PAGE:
President Trump’s Tax Records Will Remain Private, For Now

( President Donald Trump can keep his tax returns private — for now.

On Tuesday, an appeals court granted the president’s request to delay the district attorney in Manhattan from accessing his tax returns. This is in connection with the DA’s probe into possible criminal practices related to Trump and the Trump Organization’s business practices.

The 2nd U.S. Circuit Court of Appeals in Manhattan made the ruling Tuesday. It blocks Cyrus Vance, the DA, from enforcing a grand jury subpoena that seeks to analyze eights year of Trump’s corporate and personal tax returns.

The appeals court was hearing the case after District Judge Victor Marrero ruled Vance could access the returns from Mazars USA, which is the president’s long-time accounting firm. While Vance won’t gain immediate access to the returns he’s been seeking, there’s still a chance he could get access following an upcoming hearing.

Oral arguments for that hearing are scheduled for September 25.

The Supreme Court in July refused to block Vance’s subpoena, rejecting Trump’s claims that he has absolute immunity from criminal probes while he is a sitting president in the White House. The high court did say, though, that Trump could raise other objections.

Following that decision, Trump called Vance’s subpoena “wildly overbroad” and said he issued it in bad faith.

On the flip side, Vance said continue to drag out and delay the litigation will effectively give Trump the immunity he was seeking, since it’s unlikely the records will become public before the November 3 election.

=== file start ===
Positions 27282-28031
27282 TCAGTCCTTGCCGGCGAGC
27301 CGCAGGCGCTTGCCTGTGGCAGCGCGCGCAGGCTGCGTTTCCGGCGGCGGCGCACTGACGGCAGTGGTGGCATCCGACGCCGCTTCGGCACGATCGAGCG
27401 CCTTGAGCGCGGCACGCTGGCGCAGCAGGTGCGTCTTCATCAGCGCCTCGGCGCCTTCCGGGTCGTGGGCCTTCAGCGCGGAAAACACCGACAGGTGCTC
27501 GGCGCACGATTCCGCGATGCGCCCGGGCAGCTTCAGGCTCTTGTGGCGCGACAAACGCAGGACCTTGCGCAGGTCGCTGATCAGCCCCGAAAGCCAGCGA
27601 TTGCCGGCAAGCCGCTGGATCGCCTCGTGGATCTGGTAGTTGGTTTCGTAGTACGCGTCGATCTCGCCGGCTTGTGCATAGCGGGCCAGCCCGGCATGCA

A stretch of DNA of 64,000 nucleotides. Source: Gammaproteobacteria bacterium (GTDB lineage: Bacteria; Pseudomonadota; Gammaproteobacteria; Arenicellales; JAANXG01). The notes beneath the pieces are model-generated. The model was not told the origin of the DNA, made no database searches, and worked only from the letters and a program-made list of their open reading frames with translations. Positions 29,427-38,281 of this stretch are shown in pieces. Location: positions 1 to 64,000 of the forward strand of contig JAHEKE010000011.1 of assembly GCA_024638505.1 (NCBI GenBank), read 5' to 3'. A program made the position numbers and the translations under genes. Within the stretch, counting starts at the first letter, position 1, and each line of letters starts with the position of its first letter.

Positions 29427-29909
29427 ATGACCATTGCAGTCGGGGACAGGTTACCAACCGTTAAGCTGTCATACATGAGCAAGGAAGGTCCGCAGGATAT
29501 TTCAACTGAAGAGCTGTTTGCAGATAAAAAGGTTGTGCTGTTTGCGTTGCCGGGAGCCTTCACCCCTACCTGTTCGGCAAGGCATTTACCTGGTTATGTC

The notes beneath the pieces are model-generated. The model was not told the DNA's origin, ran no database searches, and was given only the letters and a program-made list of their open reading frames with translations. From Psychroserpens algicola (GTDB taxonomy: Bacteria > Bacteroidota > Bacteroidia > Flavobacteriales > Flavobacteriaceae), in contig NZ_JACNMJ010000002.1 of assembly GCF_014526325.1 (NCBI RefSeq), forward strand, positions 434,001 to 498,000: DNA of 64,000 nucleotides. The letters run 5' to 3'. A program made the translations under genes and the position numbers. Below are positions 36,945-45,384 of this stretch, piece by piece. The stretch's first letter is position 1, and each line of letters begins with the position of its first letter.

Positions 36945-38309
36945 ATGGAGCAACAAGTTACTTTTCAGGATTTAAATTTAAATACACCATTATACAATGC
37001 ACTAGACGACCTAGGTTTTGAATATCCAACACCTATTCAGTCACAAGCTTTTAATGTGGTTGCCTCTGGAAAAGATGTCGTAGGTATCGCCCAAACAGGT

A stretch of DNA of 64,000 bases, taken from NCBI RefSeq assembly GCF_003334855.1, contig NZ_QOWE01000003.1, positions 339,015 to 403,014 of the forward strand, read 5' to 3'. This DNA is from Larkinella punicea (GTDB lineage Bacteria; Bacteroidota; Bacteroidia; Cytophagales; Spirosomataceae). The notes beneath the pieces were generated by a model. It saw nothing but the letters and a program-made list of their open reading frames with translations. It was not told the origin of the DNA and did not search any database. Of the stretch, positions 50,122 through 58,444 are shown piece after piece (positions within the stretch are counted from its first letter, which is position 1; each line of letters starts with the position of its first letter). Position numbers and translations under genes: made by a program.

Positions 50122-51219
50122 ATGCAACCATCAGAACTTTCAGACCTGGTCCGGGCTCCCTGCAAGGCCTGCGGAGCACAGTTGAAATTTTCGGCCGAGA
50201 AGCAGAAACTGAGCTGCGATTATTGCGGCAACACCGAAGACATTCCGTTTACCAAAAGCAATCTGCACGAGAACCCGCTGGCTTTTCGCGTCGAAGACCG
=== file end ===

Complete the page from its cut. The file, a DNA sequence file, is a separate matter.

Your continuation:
If the president’s tax records are ever handed over to a grand jury, it could take months for them to be released to the public. That’s because all grand jury proceedings are held in secret.

One of the arguments by William Consovoy, one of Trump’s lawyers, was that even giving the DA the opportunity to look at the tax records could irreparably harm the president. He argued to the appeals court:

“The status quo can never be restored. We can’t make them forget what they learn.”

One of Vance’s lawyers, Carey Dunne, downplayed Consovoy’s concern, saying:

“The toothpaste can be put back into the tube sufficiently to protect people’s rights.”

He also argued that the categories of documents that were being sought by Vance were “directly relevant” to the probe. The president and his legal team also didn’t offer any specifics that would’ve suggested otherwise.

This entire ordeal has been going on for a few years now. Vance’s probe began after news came out that Michael Cohen, one of Trump’s former lawyers, paid adult film star Stormy Daniels a hush payment of $130,000 so she wouldn’t reveal her apparent sexual encounters with the president before the 2016 election.

Trump has vehemently denied the allegations.

But Vance has continued to press forward in seeking Trump’s personal tax records and those of the Trump Organization. He claims that in addition to the Daniels hush payments, the president and his businesses could have had other illegal dealings that would be revealed in those documents.